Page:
The security guy always says "no" is a phrase that is heard all too often. Unfortunately, it is usually a phrase based on the reality in which people work. Even if it is not actually the case, often people will think it is. Perception is reality.

Information security has a bad name. We are the people who always tell others that they cannot do certain things in ways that they feel they need to do them. Often, we do not even give them real reasons: because that would not be secure is not sufficient. As a child, there is nothing as frustrating as a parent saying: because I told you so.

When addressing requests of users, the most important thing to remember is that an information security professional is a service provider, and service providers never say no. It is in our best interest to keep our users happy, to guide them and to educate them about how to go about certain things. If we really feel that a request is unreasonable, we should be able to convince the requestor of that, and have him withdraw that request himself.

If that does not work, just about anyone in an organization has someone who outranks them. As an information security professional, we need to know who the most senior members of an organization are, and more importantly, the senior managers need to know who we are.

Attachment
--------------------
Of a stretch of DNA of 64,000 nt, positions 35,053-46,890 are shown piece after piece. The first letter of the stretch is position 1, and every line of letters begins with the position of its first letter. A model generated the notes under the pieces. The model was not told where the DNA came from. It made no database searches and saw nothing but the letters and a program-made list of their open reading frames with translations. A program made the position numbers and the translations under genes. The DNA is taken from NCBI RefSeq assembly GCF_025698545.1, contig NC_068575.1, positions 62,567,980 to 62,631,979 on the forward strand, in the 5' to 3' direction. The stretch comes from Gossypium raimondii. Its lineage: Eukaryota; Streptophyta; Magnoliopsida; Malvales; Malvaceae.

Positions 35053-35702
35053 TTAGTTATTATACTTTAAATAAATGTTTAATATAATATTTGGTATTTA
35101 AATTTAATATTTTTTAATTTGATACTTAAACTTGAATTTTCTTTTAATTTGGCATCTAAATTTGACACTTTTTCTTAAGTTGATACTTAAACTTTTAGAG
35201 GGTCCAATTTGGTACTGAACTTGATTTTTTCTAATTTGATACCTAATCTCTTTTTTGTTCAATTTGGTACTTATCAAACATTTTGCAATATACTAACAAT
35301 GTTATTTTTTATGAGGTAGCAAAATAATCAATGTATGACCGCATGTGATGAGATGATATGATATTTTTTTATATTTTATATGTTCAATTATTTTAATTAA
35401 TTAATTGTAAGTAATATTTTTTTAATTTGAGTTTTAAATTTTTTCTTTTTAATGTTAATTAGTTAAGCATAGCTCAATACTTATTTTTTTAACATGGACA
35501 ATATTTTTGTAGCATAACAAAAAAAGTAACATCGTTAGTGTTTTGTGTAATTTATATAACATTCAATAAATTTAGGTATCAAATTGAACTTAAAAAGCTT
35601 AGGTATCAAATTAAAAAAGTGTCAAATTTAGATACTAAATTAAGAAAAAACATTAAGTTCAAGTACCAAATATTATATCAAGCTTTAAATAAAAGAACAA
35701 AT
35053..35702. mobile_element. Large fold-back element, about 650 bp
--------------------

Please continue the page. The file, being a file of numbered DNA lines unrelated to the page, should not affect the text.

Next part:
The person saying no should not be the information security professional. Our job is to identify risk, and have someone else decide if that risk is acceptable. Once that assessment has been made, we will design, implement, and operate security controls that are designed to help people do their jobs better.

We do not say no. Business representatives do.

By constantly reminding everyone in the organization that we are not there to make their lives harder by blocking them from doing things a certain way, but that we are there to make their lives easier by providing them with reliable information and with reliable information systems, we will be looked at much more favorably.

Once we get the reputation that we are there to help make things better (remember, perception is reality!) People might even come to us early on in projects to ask for our input when a project is still young.